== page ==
You can learn a great deal about the culture and heritage of a new travel destination from the food locals are eating. A state or country’s cuisine is often inspired by the people who inhabit it, those who pour their hearts and souls into the land and shape the way it’s perceived. And as one of the most diverse melting pots in the world, Hawaiʻi boasts a gourmet spread of unique delicacies influenced by Hawaiian, Japanese, Chinese, Korean, Filipino and Portuguese cultures, just to name a few.
If you’re a first-time Hawaiʻi visitor, you may be a little confused—and possibly turned off—by the abundance of unfamiliar, colorful foods with names you’ve never heard of before. Here’s a breakdown of the local staples you’ll find at most Hawaiian food restaurants around the islands.
Translated as “to bake in an underground oven,” kalua was once the traditional cooking method in Hawaiʻi, and is still employed today by some lūʻau around the islands. To make kalua pig, a full pig is customarily roasted in an imu, or underground oven, and wrapped in ti leaves while it smokes. You can also make kalua pig with liquid smoke over the stove. Tasty and juicy, salty and smokey, kalua pig is a staple in any Hawaiian mixed plate, and paires well with cabbage and white rice.
Early Hawaiians also made good use of their imu when making lau lau, another Hawaiian delicacy. Today, lau lau is made of chicken, beef, pork or fish wrapped in bright green luau, or taro leaves and smoked until fresh. Scents and flavors of the luau leaves soak into the center of the lau lau so that when you dip your fork into the pocket, the meats taste salty, smokey and reminiscent of the greens. Eat with a side of poi or lomi salmon! And speaking of lomi salmon…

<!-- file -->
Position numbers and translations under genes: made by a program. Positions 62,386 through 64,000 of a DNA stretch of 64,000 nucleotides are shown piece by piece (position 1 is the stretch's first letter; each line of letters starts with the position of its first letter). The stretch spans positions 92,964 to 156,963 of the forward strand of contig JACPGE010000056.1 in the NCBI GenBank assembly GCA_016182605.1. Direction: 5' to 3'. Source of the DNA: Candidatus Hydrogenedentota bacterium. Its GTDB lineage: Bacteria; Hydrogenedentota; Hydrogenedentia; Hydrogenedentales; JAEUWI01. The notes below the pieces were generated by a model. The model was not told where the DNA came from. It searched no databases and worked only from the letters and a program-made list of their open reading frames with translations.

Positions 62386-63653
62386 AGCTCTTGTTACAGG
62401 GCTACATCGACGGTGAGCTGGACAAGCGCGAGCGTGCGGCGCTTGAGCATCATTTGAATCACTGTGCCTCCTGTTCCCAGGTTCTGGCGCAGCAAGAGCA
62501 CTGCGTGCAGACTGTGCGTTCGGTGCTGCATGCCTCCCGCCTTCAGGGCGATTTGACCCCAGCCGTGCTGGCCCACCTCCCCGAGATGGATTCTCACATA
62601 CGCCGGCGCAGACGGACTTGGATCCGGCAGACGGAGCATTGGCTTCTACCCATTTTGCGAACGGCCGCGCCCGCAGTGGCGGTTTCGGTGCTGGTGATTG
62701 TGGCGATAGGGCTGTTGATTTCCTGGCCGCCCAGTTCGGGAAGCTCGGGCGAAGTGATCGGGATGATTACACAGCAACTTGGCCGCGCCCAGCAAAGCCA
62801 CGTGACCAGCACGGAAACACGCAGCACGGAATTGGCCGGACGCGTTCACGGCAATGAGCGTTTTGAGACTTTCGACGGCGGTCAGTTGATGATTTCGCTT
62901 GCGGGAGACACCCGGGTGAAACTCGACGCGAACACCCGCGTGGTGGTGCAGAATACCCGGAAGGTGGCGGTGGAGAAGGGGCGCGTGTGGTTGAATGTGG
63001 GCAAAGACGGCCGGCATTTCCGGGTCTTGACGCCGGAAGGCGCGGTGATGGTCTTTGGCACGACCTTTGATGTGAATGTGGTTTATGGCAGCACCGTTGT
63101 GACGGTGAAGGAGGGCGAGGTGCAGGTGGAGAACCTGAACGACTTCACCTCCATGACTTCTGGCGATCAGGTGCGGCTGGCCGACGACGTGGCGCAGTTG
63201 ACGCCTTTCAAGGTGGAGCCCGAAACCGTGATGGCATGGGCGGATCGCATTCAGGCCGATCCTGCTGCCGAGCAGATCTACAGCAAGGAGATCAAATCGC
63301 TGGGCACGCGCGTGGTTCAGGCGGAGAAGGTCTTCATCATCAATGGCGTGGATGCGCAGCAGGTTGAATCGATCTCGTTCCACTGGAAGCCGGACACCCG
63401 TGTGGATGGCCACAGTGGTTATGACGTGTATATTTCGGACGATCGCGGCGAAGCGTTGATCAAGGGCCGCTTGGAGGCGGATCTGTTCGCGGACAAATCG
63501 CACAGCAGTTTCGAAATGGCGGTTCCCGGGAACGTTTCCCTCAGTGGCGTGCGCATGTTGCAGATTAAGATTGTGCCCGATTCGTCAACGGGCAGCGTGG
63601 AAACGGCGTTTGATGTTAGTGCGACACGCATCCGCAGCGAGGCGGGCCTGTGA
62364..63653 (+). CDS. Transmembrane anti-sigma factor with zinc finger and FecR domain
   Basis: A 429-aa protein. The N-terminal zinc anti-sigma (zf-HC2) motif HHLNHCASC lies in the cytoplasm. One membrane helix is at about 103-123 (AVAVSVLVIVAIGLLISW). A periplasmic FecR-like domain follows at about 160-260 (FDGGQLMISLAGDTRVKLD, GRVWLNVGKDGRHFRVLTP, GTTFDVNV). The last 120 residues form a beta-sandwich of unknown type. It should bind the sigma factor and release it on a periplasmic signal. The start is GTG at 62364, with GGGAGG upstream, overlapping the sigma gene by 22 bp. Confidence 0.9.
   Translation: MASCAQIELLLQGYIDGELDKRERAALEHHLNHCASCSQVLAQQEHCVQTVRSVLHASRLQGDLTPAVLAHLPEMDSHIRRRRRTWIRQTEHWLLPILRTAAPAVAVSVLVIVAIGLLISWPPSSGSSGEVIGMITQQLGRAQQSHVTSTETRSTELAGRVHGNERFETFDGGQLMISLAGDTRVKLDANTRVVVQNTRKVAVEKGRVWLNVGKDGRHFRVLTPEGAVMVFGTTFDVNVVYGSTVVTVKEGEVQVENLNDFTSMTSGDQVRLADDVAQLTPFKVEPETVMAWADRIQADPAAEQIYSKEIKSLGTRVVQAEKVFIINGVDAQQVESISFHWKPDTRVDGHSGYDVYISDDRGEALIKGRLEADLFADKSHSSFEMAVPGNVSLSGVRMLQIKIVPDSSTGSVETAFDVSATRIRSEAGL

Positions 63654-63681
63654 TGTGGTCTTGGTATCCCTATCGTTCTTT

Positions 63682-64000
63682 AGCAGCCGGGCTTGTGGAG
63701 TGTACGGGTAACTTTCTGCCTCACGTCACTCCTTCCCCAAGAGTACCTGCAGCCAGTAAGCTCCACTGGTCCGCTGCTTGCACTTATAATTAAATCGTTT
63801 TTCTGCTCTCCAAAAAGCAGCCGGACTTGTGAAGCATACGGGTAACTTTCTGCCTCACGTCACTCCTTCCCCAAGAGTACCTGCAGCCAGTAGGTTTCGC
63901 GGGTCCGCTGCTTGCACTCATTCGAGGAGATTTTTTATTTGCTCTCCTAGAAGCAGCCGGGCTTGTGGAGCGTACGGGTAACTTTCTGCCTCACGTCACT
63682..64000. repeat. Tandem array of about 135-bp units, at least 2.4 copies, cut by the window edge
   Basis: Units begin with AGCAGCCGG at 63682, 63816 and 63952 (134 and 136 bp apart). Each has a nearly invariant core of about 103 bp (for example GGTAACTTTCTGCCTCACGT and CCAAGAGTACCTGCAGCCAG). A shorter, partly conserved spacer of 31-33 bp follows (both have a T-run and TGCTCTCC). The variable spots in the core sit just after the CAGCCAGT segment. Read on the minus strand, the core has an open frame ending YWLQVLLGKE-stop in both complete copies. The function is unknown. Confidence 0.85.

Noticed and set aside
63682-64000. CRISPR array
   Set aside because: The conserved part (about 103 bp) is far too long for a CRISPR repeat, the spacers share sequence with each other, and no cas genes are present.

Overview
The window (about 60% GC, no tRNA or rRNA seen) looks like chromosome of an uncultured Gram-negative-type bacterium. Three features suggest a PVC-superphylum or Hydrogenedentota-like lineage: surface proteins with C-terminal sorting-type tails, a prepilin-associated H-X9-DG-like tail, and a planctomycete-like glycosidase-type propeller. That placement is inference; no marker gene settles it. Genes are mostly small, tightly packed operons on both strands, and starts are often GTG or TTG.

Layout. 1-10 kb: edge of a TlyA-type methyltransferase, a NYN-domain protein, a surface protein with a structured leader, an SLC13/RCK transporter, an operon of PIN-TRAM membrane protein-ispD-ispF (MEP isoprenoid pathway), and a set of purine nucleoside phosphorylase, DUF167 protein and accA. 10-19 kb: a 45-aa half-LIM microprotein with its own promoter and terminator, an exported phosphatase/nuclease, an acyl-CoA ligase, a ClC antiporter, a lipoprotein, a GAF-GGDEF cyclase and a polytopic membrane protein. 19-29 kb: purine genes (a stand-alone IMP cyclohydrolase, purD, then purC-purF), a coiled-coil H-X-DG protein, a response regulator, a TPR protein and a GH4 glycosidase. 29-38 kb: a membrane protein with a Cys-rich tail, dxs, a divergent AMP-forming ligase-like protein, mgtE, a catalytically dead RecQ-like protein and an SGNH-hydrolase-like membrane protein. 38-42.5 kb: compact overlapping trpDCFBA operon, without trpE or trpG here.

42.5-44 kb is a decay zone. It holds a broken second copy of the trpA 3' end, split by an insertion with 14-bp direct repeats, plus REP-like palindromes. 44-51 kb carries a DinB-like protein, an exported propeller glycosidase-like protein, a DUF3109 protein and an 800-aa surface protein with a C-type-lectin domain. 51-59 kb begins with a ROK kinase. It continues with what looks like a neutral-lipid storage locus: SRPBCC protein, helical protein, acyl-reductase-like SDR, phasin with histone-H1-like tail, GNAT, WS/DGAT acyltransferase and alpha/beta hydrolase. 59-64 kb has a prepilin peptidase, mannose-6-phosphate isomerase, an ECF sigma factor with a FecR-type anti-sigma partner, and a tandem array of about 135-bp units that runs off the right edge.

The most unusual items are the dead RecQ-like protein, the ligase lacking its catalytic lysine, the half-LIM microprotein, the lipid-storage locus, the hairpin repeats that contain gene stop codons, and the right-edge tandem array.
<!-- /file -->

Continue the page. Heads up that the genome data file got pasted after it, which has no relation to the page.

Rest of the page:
hink pico de gallo, Hawaiian style. Made from the simple ingredients of raw salmon, tomatoes and green and round onions, lomi salmon is a popular Hawaiian side dish that’s served chilled and pairs well with poi. Order any Hawaiian plate on the island, and you’re likely to find it accompanied with a scoop of lomi salmon!
Chicken Long Rice?
Despite its name, chicken long rice doesn’t actually contain any rice. Instead, this Hawaiian staple features Chinese bean-thread, or cellophane, noodles that are soaked in a rich chicken broth and seasoned with ginger, garlic, onions and soy sauce. Add moist, shredded chicken into the mix, and you have a warm and delicious side dish to accompany your Hawaiian plate.
From its bizarrely purple color to its loose, paste-like texture, poi is a local dish that’s often dismissed by visitors and locals alike. Poi is certainly an acquired taste, but don’t let its strange features discourage you from sampling it at least once. Made from the Hawaiian taro plant, poi is served either fresh and sweet or fermented and sour. Just as people have their taste preferences, so too do they have their desired consistencies. Poi aficionados use the “finger” test, using one, two or three fingers to indicate the ease of scooping a mouthful of poi. Sample poi with lomi salmon, soy sauce, salted fish or on its own. Looking for an ancient Hawaiian experience? Check out a poi-pounding demo at cultural centers, museums and lūʻau around the islands!
So the next time you have the opportunity to sample one of these island delicacies, don’t say no—you never know what your next favorite food will be until you try!
Happy adventuring (and eating)!